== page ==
Thursday, September 27, 2018


After my first trip to Lake Butler Reception and Medical Center (RMC), in August, the oncologist, Dr. Montoya, ordered a PET scan be done in two weeks, to see whether the skin cancer had spread to any internal organs. If so, that would mean much more aggressive treatment options.

Imagine my surprise when, one week later, August 28, I was roused from a deep sleep at three a.m. by a guard telling me to get dressed, that I was going on a medical trip. I knew that had to be wrong, but in prison, when they tell you to do something, you do it, or suffer the consequences.

It was a mistake. The officer escorted me into the cancer center, a separate unit (there's a lot of cancer in prison), and the nurse said, "You're a week early."
So I sat around for hours, until those who had accompanied me had completed their various treatments.

Tuesday, September 4, 2018: I was expecting the early morning wakeup this time. More shackles, chains, and leg irons, another rough ride across rural north central Florida. The transport officer removed all the hardware encumbering me, and left me with the nurse in charge of the PET scan, a big machine similar to the CT scan I had last year.

Looking at my medical chart, the first thing Nurse Ivey said was, "Happy Birthday! " I was surprised at the nice gesture. It was my sixty-ninth birthday, and I never expected a nurse who'd never met me to do that small kindness.

I thanked her, and sat down in preparation for the radiation drug introduced through an I.V. After that, I sat in a darkened room for fifty minutes until the radiation drug had seeped throughout my body. And no, I didn't glow in the dark.

I was directed to climb into the machine. The instructions mentioned that those who suffered from claustrophobia might have difficulties inside the machine. Fortunately, after forty-plus years of surviving in small cages, I could avoid the claustrophobia. Nevertheless, the next half hour seemed like forever. I survived.

Thursday, September 20, 2018: Another hard ride in chains to RMC, this time to find out the PET scan results from Dr. Montoya. We left Tomoka C. I. early, and were on the road by seven a.m. Only one fellow prisoner accompanied me, for an appointment with the eye doctor, and if both of us finished quickly, we could be back on the road early, and not waste another day.

It's a good thing I brought a book. Dr. Montoya advised me that the PET scan was negative, the skin cancer had not spread (Thank you, Lord!), and scheduled me to see the dermatologist in three weeks, probably for laser surgery. I'd endured that laser in 2007, and though it was not pleasant, it would be better than chemotherapy and radiation, which my brother, Dan, has endured over the past year.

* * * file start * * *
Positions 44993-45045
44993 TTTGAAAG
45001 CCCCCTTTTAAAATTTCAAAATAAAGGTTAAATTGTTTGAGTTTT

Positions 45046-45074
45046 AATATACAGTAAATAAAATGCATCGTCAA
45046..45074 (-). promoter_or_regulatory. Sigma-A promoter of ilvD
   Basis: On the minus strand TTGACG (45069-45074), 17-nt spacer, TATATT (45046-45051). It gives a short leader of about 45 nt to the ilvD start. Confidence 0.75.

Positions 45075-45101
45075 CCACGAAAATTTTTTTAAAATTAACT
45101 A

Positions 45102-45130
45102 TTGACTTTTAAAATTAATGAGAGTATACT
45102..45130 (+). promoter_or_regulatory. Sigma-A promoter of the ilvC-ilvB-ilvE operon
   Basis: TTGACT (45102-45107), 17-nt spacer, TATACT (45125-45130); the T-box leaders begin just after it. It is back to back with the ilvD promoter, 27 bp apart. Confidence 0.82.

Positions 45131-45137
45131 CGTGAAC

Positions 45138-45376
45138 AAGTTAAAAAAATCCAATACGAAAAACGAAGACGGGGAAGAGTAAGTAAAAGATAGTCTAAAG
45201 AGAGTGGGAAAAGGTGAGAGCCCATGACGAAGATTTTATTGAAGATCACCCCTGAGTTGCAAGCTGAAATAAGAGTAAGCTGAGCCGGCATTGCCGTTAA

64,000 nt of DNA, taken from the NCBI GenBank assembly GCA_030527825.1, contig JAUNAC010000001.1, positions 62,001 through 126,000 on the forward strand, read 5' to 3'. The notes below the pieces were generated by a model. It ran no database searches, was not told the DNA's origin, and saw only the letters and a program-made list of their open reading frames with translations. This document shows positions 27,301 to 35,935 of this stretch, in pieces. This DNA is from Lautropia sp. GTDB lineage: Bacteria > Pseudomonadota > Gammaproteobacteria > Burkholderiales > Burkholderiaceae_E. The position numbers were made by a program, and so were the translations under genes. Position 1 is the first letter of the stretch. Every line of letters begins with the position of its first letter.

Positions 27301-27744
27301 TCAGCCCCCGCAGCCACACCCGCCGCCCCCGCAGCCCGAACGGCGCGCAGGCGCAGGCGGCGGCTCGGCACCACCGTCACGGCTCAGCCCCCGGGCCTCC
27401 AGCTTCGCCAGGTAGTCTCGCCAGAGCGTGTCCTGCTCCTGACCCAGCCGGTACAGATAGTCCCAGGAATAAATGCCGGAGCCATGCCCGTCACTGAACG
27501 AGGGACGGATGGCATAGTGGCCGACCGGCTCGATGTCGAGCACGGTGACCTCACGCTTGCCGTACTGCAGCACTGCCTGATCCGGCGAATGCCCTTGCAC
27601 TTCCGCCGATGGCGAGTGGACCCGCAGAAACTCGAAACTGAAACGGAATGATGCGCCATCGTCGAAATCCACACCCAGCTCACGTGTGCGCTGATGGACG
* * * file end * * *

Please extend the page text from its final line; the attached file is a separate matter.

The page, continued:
Once you have seen the doctor, the guards direct you to the "Patio," a holding area for sixty or more prisoners to wait until their fellow prisoners are ready to go. I read my book, until an ancient prisoner in a wheelchair approached me. We had served time together over twenty years ago, and he still recognized me. After he explained who he was, I remembered him. Both of us had changed greatly.

Then I recognized another old friend, "Tiny" Callahan, a chain gang legend I first met at Raiford, "The Rock," in 1980. "Tiny" once looked like Tarzan, a huge, heavily-muscled man, but a heart attack and triple bypass surgery had taken its toll. Father Time waits for no one. This time, Tiny was using a walker, having had hip replacement surgery. We talked until the guard came in and told everyone to quieten down.

Another man looked familiar, someone I hadn't seen in twenty-six years, but he hadn't changed that much. "Red" Williams was a famous prison legend, the first man to escape over the perimeter fence at Lake Butler, where we both found ourselves on this day. Seventy-eight years old, he still had a head of red hair, albeit with some gray. We smiled and shook hands.

In 1977, Red made his bold escape over the RMC fences, avoided getting shot, then stole a car and a pistol. Red's wife was in prison at Lowell, the women's prison in Ocala, which was adjacent to Interstate 4. At 7:30 the next morning, Red parked the stolen car on the road shoulder, climbed the fences into the women's prison, and walked into the chow all, where several hundred women ate breakfast. Red fired a shot into the ceiling to get everyone's attention, called his wife's name, and took her out of the prison.

Months later, they were arrested in Brooklyn, New York, after a robbery spree. Red said his wife was at Lowell, and he was serving his time at Union C.I. The parole commission wasn't impressed by Red's bold actions. His parole date is 2277 A.D. I don't think he'll make it.

I had plenty of time to reminisce. The other prisoner didn't get in to see the eye doctor until after 3:30 p.m. Amazingly, the doctor performed laser surgery in five or six minutes. Luckily, we exited RMC before the four p.m. count, and made it back to the prison by seven p.m., slowed down by heavy traffic.

I dread the inhumanity of these medical trips, but I've vowed to survive this life sentence, and pursuing medical help as best I can is a major factor. At least now I can call my 89-year old mother and tell her the good news. Too bad the prognoses for so many other prisoners are not so positive.

                                                             Libby and Charlie, Sept. 2018